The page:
the matrix in order to deliver their electrons
to the ETC
 How
they “enter” the mitochondria
depends upon the cell type.
NADH from Glycolysis
 In
most cells the 2 NADH made in
glycolysis pass their electrons and H+ to
FAD in the matrix making:

2 FADH2 -- take the electrons and H+ to the
ETC where a total of ____ ATP are made
NADH from Glycolysis
 In
liver, heart, and kidney cells the 2
NADH made in the cytoplasm pass their
electrons and H+ to NAD+ in the matrix
making:

2 NADH -- which take the electrons and H+ to
the ETC where a total of ____ ATP are made
or 2 NADH
ATP Synthesis Summary
 Glycolysis


____ ATP (net) (method?)
____ NADH  ____ ATP (most cells)
 Preparatory


step
____ ATP
_____ NADH  ____ ATP (method?)
ATP Synthesis Summary
 Krebs
Cycle
____ ATP (method?)
____ NADH  ____ ATP (method?)
____ FADH2  ____ ATP (method?)
NADH and FADH2 Summary
Glycolysis  2 NADH
• Made in the cytoplasm
• How they enter the mitochondria depends upon
the type of cell
Preparatory Step  2 NADH
Kreb’s Cycle  6 NADH and 2 FADH2
Fermentation
 Under
anaerobic conditions the products
of glycolysis enter fermentation reactions.

All fermentation reactions occur in the
cytoplasm.
Fermentation
 The
purpose of all types of fermentation is
to regenerate NAD+ so that glycolysis can
continue.
Fermentation



Cell’s have a limited supply of NAD +
Under aerobic conditions the cell’s major
source of NAD+ is the first step of the ETC
Under anaerobic conditions the Krebs cycle
and ETC stop
• As a result NAD+ are no longer made in the
mitochondria.
Fermentation
 The
two most common forms of
fermentation are:


Lacate fermentation
Alcoholic fermentation
 Which
type of fermentation occurs
depends upon the organism.
Lactate Fermentation
 Lactate


fermentation occurs in:
Humans and all other animals
Many bacteria
Lactate Fermentation
2 Pyruvate* (3C)
2 NADH
2 NAD+  reused in glycolysis
2 Lactate* (3C)
* Also called: pyruvic acid and lactic acid
Lactate build up in the cell results in:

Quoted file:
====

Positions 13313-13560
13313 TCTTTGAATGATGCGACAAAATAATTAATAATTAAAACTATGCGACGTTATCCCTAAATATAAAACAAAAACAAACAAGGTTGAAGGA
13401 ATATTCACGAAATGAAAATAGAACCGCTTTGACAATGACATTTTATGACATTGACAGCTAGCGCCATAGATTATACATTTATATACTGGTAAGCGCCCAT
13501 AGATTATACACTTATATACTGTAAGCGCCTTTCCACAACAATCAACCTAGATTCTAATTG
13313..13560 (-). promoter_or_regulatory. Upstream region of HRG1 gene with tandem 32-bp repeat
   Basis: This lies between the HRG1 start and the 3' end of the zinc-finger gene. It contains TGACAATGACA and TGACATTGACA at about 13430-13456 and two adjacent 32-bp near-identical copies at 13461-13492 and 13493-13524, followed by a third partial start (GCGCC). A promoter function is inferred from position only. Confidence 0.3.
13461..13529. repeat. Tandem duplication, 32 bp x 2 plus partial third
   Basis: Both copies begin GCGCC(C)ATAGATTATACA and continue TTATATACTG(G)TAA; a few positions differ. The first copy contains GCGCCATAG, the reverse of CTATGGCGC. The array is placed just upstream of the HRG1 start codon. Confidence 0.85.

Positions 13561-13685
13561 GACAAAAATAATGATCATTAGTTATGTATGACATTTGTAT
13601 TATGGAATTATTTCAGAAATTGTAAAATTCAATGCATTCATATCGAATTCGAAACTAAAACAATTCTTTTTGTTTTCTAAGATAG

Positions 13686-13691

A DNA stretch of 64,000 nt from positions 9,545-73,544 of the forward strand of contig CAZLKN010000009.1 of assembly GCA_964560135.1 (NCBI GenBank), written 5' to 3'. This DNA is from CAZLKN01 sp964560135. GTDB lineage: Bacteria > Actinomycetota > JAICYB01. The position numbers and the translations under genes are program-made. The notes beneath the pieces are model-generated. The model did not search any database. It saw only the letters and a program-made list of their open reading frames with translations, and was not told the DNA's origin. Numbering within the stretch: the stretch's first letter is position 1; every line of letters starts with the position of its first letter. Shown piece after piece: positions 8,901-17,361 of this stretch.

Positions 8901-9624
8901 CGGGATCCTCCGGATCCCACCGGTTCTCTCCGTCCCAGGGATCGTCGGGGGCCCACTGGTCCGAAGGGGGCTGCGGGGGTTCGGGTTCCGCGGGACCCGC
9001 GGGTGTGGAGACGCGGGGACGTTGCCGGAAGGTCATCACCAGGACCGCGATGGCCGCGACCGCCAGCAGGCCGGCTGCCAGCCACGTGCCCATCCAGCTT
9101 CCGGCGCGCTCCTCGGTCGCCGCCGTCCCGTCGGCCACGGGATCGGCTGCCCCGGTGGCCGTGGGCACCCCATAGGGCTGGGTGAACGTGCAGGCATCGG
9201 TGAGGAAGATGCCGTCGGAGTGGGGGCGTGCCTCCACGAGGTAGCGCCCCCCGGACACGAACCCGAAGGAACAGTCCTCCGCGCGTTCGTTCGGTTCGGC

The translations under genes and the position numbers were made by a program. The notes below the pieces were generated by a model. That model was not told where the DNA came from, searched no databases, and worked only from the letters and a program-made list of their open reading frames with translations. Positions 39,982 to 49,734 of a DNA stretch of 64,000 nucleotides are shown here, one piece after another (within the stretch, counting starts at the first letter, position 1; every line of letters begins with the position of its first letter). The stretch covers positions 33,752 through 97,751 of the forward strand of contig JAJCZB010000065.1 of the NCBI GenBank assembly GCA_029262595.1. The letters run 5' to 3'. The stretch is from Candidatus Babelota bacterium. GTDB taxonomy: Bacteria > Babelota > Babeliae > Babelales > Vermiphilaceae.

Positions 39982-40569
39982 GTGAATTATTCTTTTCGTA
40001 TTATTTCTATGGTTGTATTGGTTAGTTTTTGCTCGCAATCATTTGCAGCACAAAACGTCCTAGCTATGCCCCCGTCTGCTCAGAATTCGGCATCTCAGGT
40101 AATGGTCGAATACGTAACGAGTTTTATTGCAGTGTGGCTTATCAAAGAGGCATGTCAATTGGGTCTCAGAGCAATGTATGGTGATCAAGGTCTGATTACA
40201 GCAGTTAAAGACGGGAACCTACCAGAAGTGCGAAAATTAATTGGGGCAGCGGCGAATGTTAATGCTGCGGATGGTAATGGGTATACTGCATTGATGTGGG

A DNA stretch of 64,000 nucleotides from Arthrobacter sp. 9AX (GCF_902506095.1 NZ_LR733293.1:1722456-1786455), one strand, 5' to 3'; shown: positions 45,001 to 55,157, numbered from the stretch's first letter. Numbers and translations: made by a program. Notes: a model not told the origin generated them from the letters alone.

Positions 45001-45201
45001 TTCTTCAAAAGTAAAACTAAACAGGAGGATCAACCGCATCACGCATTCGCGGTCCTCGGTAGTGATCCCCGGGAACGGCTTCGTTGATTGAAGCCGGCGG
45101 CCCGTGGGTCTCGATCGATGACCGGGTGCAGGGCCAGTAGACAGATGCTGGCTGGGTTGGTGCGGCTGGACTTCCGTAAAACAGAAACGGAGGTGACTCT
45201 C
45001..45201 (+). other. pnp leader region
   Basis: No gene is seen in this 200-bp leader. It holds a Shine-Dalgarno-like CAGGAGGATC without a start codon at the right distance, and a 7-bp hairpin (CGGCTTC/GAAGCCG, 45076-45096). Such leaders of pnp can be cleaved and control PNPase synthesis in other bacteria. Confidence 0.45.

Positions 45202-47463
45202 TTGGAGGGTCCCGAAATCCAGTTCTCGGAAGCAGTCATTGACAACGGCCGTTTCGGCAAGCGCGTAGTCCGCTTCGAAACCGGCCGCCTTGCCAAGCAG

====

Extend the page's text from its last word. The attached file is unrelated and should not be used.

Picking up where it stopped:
 Increased



blood supply to the area, which:
Blood brings oxygen
Blood “washes” out the lactate
Lactate is taken to the liver where it is
converted back to pyruvate (called the Cori
cycle)
• Too much lactate in the blood can cause acidosis
 Muscle
cramps if the lactate levels get too
high occurs - painful
Alcoholic Fermentation
 Alcoholic

fermentation occurs in:
Yeast (a fungus)
• used in making alcoholic beverages and “yeast”
breads

Many bacteria
• Including those used to make Swiss cheese
Alcoholic Fermentation
2 Pyruvate (3C)
__________
2 Acetaldehyde (2C)
2 NADH
2 NAD+ - reused in glycolysis
2 Ethanol (2C)
Alcoholic Fermentation
 Ethanol
(alcohol) builds up in the cell
 When it reaches too high a level it
denatures the cell’s proteins.


This results in cell death!
Wild yeasts die at 4% alcohol, wine making
yeasts die at 14% alcohol.
Alcoholic Fermentation
Reactions cannot be reversed.

Remember, the lactate fermentation reaction
is reversible
• Lactate can be converted back to pyruvate in the
liver, not in the cell it’s made in
 This
is the end of the slides needed.
 The slides that follow are slides that give
an overview of concepts related to the
ETC.
Electron Transfers and Energy
 Electron
transfer reactions are called
oxidation reduction reactions



Oxidation – loss of electron(s)
Reduction – gain of electron(s)
H+ often follow the electrons
Electron Transfers and Energy
 ALL
cells use the transfer of electrons and
H+ to capture some of the energy stored in
chemical bonds

Energy is temporarily stored in NADH and
FADH2
• The stored energy is then used to make ATP
Electron Transfers and Energy
 NAD+
 FAD


+ H + + 2 e  NADH
+ 2 H+ + 2 e  FADH2
Is the NAD+ oxidized or reduced in this
reaction?
In general the reduced molecule is of greater
energy due to the added energy of the
electrons
Electron Transfer Chains
 In
mitochondria and chloroplasts there are
electron transfer chains embedded in the
inner membranes


The passage of the electrons from electron
transfer protein to protein results in creation of
an electrochemical gradient
This gradient is a form of stored energy and
can be used to make ATP
Electron Transfer Chains
 In

mitochondria:
NADH and FADH2 give electrons and H+ to
specific proteins on the inner membrane of
the mitochondria
• this releases their stored energy

H + follow the electrons into the proteins
Electron Transfer Chains


Energy given off by the electron transfers is
used to pump H+ across the inner membrane
into the outer compartment
This creates a chemical/electrical gradient
• A form of potential energy
• An ATP-synthesizing enzyme uses this energy to
make ATP